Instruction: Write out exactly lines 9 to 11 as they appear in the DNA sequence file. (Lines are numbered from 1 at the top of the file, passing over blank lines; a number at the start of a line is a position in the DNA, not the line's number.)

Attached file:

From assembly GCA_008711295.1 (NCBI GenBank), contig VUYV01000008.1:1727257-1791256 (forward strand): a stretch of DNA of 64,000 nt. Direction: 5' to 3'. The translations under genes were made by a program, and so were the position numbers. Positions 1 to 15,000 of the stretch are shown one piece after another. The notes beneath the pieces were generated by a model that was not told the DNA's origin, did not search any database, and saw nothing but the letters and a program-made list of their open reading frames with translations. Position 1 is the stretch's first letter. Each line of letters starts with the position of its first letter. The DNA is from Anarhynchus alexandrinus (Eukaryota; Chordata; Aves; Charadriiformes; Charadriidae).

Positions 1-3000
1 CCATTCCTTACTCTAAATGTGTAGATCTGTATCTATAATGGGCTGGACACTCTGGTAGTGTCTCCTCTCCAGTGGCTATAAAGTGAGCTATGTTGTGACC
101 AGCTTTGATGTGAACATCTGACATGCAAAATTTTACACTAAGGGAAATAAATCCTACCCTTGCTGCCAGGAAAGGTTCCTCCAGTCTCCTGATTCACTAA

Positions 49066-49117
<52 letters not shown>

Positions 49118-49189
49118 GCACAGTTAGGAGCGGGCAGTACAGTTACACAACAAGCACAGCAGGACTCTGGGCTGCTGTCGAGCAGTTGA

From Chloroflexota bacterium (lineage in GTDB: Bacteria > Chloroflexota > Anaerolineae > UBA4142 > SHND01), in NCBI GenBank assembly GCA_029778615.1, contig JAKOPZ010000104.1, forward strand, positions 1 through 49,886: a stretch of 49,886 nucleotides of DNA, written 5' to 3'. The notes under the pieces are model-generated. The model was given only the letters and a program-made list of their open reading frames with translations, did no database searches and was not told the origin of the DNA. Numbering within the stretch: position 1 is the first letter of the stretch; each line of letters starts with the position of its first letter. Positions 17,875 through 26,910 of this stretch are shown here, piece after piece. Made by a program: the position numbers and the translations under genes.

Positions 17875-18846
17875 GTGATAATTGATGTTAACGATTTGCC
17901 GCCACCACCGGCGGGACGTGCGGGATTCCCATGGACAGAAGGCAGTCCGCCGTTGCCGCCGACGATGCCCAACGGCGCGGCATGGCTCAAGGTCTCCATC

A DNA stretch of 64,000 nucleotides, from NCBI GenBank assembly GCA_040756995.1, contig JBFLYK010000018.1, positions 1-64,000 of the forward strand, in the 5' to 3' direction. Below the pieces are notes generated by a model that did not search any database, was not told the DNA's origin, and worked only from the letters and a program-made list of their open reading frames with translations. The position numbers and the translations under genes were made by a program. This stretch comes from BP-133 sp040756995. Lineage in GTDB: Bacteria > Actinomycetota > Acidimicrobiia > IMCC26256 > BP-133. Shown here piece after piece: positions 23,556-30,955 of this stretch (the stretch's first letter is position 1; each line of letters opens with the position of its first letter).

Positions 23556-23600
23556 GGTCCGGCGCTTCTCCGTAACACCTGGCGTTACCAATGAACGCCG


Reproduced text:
From Chloroflexota bacterium (lineage in GTDB: Bacteria > Chloroflexota > Anaerolineae > UBA4142 > SHND01), in NCBI GenBank assembly GCA_029778615.1, contig JAKOPZ010000104.1, forward strand, positions 1 through 49,886: a stretch of 49,886 nucleotides of DNA, written 5' to 3'. The notes under the pieces are model-generated. The model was given only the letters and a program-made list of their open reading frames with translations, did no database searches and was not told the origin of the DNA. Numbering within the stretch: position 1 is the first letter of the stretch; each line of letters starts with the position of its first letter. Positions 17,875 through 26,910 of this stretch are shown here, piece after piece. Made by a program: the position numbers and the translations under genes.

Positions 17875-18846
17875 GTGATAATTGATGTTAACGATTTGCC